Mercedes-Benz GLE 450h review: status symbolism

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No car sector is changing faster than that populated by premium SUVs. Not only is the category expanding at big-bang speeds, as supercar and luxury manufacturers (bar McLaren) fall over each other to see who can come up with the most ostentatious wealth statement ever to direct power to all four wheels (a contest won by the Rolls-Royce Cullinan), but those who once occupied the cheaper seats are now also racing upmarket.

Mercedes-Benz GLE 450h

The Mercedes-Benz GLE (or ML, or M-class as it has been variously described in the past) is now 20 years old, and it is extraordinary to consider this latest model’s plushness even compared to the one it replaces, let alone the inexactly assembled, agricultural original. Peer through a side window and, save the fact it resides a little more distant from the planet’s surface, in all other respects you’re looking into a world hitherto populated by limousines.


Yet what’s impressive about this new GLE is that Mercedes has not forgotten whence it came. So long as you’re prepared to pay, this elevated luxury carriage can be specified with full underbody protection, hill descent control and, that rarest of rare SUV options these days, a low-ratio transfer box. If you still find yourself up to your axles in sand, the GLE 450h can detail its 48-volt mild hybrid system literally to make the car jump up and down and bounce its way back onto firmer terra.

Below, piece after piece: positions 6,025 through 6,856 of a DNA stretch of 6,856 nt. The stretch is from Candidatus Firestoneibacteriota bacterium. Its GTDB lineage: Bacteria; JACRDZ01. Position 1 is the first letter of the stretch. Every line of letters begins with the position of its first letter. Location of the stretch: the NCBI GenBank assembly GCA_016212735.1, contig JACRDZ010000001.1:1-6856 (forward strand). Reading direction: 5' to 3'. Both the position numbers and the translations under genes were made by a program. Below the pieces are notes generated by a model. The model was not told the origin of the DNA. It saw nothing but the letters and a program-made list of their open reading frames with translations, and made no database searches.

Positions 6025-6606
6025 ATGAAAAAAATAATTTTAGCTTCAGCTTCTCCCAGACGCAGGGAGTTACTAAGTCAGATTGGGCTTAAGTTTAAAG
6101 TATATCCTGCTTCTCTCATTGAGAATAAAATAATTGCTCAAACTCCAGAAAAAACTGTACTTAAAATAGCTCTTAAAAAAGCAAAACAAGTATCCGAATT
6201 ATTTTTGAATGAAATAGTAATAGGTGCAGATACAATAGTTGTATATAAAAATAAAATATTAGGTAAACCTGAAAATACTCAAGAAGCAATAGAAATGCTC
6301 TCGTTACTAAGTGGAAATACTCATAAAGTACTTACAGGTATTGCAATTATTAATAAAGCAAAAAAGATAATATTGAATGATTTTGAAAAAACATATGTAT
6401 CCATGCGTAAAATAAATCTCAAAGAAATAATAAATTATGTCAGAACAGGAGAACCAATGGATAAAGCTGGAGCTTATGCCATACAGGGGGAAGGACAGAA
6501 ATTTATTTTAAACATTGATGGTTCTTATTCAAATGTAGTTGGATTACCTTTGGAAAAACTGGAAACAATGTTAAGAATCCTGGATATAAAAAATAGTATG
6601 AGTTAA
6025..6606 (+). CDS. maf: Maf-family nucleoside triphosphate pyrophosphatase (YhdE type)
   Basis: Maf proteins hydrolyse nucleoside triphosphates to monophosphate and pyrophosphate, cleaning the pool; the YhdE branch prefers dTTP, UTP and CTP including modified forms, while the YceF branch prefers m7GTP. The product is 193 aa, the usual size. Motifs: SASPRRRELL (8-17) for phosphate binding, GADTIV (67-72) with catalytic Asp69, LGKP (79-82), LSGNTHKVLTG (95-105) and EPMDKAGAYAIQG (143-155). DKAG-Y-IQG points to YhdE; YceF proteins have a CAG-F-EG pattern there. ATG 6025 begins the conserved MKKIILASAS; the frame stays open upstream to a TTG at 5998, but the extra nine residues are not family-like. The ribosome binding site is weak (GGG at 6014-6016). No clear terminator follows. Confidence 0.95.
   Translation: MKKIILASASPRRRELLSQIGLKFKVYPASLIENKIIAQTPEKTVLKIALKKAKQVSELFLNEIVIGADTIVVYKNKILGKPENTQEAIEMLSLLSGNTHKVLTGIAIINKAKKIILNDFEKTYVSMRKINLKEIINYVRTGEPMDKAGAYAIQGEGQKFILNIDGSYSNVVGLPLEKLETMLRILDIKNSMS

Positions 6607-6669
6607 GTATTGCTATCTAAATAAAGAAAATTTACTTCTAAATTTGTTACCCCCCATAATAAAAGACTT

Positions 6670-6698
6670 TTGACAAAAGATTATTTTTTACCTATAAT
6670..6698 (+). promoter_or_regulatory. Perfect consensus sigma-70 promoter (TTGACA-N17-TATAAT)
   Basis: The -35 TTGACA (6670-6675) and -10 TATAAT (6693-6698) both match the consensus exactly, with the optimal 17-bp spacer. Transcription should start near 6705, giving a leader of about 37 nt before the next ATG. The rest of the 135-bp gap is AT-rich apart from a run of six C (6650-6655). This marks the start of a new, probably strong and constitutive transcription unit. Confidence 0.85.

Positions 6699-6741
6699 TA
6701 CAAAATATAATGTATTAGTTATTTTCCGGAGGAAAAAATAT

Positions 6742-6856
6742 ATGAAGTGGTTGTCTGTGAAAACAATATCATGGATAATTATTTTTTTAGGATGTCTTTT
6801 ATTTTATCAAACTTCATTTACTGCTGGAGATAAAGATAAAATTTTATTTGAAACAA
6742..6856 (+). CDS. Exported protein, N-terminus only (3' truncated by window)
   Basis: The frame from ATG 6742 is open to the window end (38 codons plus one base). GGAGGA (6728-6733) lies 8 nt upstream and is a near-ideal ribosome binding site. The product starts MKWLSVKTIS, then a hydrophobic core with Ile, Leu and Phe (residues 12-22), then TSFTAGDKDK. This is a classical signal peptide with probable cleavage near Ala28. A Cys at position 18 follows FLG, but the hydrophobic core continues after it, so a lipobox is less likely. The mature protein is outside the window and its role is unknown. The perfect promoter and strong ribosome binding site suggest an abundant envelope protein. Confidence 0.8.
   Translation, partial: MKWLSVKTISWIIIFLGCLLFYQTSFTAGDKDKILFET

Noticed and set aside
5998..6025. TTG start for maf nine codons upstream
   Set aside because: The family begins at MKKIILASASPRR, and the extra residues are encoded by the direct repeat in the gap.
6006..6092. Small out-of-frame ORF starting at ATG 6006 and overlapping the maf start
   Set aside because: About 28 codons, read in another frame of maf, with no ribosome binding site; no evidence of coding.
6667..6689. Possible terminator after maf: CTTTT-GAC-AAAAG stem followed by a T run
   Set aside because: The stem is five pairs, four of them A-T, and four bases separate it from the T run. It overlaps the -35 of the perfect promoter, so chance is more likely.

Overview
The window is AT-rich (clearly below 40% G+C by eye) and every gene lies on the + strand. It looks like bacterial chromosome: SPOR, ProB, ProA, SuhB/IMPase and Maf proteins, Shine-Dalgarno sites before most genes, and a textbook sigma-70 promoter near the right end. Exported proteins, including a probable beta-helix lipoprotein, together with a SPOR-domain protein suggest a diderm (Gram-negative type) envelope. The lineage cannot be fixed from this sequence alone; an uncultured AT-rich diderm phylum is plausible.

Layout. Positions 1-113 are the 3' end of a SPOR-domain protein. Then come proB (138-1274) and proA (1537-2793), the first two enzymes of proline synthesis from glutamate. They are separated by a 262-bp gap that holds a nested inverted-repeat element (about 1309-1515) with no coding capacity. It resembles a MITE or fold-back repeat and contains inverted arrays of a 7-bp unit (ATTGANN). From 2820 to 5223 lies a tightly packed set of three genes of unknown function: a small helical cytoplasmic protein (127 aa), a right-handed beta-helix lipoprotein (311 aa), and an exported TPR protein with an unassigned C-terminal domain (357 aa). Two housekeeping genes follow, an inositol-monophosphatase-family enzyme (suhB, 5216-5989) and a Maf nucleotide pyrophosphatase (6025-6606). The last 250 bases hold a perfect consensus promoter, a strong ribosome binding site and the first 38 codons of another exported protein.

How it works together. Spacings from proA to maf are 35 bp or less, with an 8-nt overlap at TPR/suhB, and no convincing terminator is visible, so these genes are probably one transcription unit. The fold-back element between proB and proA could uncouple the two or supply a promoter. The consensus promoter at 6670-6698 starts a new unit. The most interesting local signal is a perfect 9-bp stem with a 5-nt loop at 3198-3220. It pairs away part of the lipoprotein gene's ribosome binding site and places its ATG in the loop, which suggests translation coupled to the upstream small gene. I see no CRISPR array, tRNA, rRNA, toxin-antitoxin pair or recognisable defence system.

The only problem is that no one uses these cars that way. The most extreme off-roading almost anyone will do is tow a horsebox across a muddy field at the local gymkhana. Which is why, for all this optional hardware, at its heart the GLE is far more street machine than off-roading hero. When you drive it, there’s an inescapable sense that Mercedes has first designed an SUV and then done everything in its power to disguise the fact. The GLE 450h hybrid is quite quick and commendably comfortable. It is surely also the quietest SUV in its competitor set. If this is the kind of car you want, it is as good as any out there.

But it still suffers from all those unavoidable attributes of such cars. At more than 2.2 tonnes, it is enormously heavy and, even with suspension so clever it can not only eliminate roll but lean the car into corners, its heft is inescapable. It is thirsty, too. And you find yourself asking whether you’d not really be rather better off (in every sense of the term) spending less on a perhaps less fashionable, but far more effective, E-class estate.

There are of course those who genuinely like the higher driving position, will use the seven seats all bar the most basic of GLEs now have as standard and might even put a tyre off the asphalt from time to time. But the truth is that far more will be sold to people who just like the image. And I understand that.

I just hope they also understand that while this is Mercedes’ best SUV to date, and one of the best SUVs of any kind you can buy, it’s still not a patch on the type of car it is so rapidly coming to replace.

FACT FILE

Price £62,300 Engine 3.0 litres, 6 cylinders, turbocharged Power [email protected] Torque 369lb [email protected] Weight 2220kg Power to weight 163bhp per tonne Transmission nine-speed automatic, four-wheel drive 0-62mph 5.7sec Top speed 155mph Economy 33.6mpg CO2 191g/km

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